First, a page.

Want to Learn More About Aquaponics? Here Are Some Resources!

by Lexi Harder

Published: 9/14/17, Last updated: 5/19/23

Aquaponics has been getting a lot of good press lately, and with every news article published about it, more people want to start their own projects. But most people interested in learning about aquaponics don’t have prior experience in aquaculture (fish cultivation) or farming, or even have a firm grasp on the science behind aquaponics. So where to start?

I personally learned about aquaponics as a student through interning at Oko Farms in Brooklyn, NY. But the ways to learn about this growing method are myriad, from classroom programs to online forums.

Below, a by-no-means-comprehensive list of available resources in the United States, based on where you are in your aquaponics journey.

Are You a Student Who Wants to Learn More About Aquaculture?

Elementary Through High School

For elementary educators and their young students, aquaponics is attractive for its multidisciplinary applications, from physics to biology. Programs like NY Sunworks in New York City and SPARK-Y in Minneapolis bring urban growing and aquaponics to classrooms, so teachers do not have to learn aquaponics from scratch on their own.

Good news for high school students – those wanting to learn how to raise fish and plants need look no further than the science classroom. Many schools with sustainability programs may already have an aquaculture or aquaponics component, or a teacher willing to help start one.

To highlight the growing enthusiasm for aquaponics in classrooms, here are just a few examples of programs for high school students in New York City:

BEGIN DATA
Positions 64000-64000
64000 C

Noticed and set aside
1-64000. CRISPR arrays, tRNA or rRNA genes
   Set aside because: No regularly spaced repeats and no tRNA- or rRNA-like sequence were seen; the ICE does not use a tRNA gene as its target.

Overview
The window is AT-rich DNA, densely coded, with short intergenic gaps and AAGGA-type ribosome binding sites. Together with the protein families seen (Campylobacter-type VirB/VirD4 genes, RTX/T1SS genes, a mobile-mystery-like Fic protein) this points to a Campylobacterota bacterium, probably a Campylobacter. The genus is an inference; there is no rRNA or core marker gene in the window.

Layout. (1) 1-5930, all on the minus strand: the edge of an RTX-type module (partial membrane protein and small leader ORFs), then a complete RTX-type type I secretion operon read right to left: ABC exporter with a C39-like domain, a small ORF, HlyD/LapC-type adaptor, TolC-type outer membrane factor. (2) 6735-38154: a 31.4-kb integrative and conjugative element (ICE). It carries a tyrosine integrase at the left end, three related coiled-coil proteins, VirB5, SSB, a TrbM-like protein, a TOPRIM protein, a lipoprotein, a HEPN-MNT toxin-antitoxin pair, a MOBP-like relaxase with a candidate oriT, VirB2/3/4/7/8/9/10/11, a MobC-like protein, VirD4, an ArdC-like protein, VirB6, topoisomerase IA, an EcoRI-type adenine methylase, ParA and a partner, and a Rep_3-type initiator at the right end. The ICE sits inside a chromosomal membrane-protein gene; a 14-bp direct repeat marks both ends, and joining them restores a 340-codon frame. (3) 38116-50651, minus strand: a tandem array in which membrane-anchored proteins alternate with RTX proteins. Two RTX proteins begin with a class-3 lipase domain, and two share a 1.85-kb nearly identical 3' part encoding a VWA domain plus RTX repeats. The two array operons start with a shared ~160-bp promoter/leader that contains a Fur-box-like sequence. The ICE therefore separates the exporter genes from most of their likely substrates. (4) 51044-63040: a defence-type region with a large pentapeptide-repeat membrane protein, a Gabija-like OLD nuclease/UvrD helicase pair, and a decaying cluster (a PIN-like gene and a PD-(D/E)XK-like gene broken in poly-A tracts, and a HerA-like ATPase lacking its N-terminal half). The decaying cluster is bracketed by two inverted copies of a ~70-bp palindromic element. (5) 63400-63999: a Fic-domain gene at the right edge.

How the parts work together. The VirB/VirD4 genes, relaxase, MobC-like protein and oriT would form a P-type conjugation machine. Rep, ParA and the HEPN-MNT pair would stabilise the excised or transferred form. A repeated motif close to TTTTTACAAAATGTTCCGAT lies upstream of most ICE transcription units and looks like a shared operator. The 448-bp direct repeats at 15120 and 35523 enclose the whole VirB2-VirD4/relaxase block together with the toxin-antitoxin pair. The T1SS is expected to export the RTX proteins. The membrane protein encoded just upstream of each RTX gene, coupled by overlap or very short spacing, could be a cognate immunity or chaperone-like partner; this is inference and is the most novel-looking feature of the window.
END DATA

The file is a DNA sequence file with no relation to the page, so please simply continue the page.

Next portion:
• At John Bowne High School, students have hands-on experience raising fish such as tilapia every year, as part of their comprehensive aquaculture training through the school’s agricultural program.
  • New York Harbor School‘s unique program teaches students about aquatic ecosystems using the city’s natural harbor. The school has a freshwater aquaculture system where students cultivate oysters and tilapia.
  • The Food and Finance High School has an aquaponics system in its basement, run by Cornell University professor Philson Warner.

Here is an additional list of ten high schools teaching aquaponics across the United States.

Colleges and Universities

Aquaponics’ present wave of interest is often credited to Dr. James Rakocy of the University of the Virgin Islands’ aquaculture program in the 1980s. Since then, the number of universities offering curriculums and projects is only increasing year by year:

Many university aquaponics programs are born out of existing aquaculture and/or fisheries programs – here is an additional list of aquaculture and fisheries programs in the United States.

Are You Looking for Hands-on Aquaponics Experience?

Many aquaponics farms also have training programs that home enthusiasts can take part in, in lieu of attending university. Here are just a few:

  • Nelson and Pade (Montello, WI) offers aquaponics classes on-site in Wisconsin, that range from 3-day master classes to semester long commitments. Their online resources are also not to be missed – they are almost intimidatingly comprehensive.
  • UVI Aquaponics Workshop (St. Croix, UVI) is a 3-day intensive that teaches all aspects of aquaponics production, including fish breeding information.
  • Oko Farms (Brooklyn, NY) is the only space in New York City where you can learn aquaponics in a hands-on environment from an expert. And you just might meet me there, too!
  • The Aquaponics Source (Boulder, CO) offers varied courses on-site from aquaponics greenhouse design to aquaponics business classes, as well as boasting fantastic online resources. Honorable mention here goes to Sylvia Bernstein, who founded The Aquaponics Source and is in some circles referred to as “the mother of aquaponics.”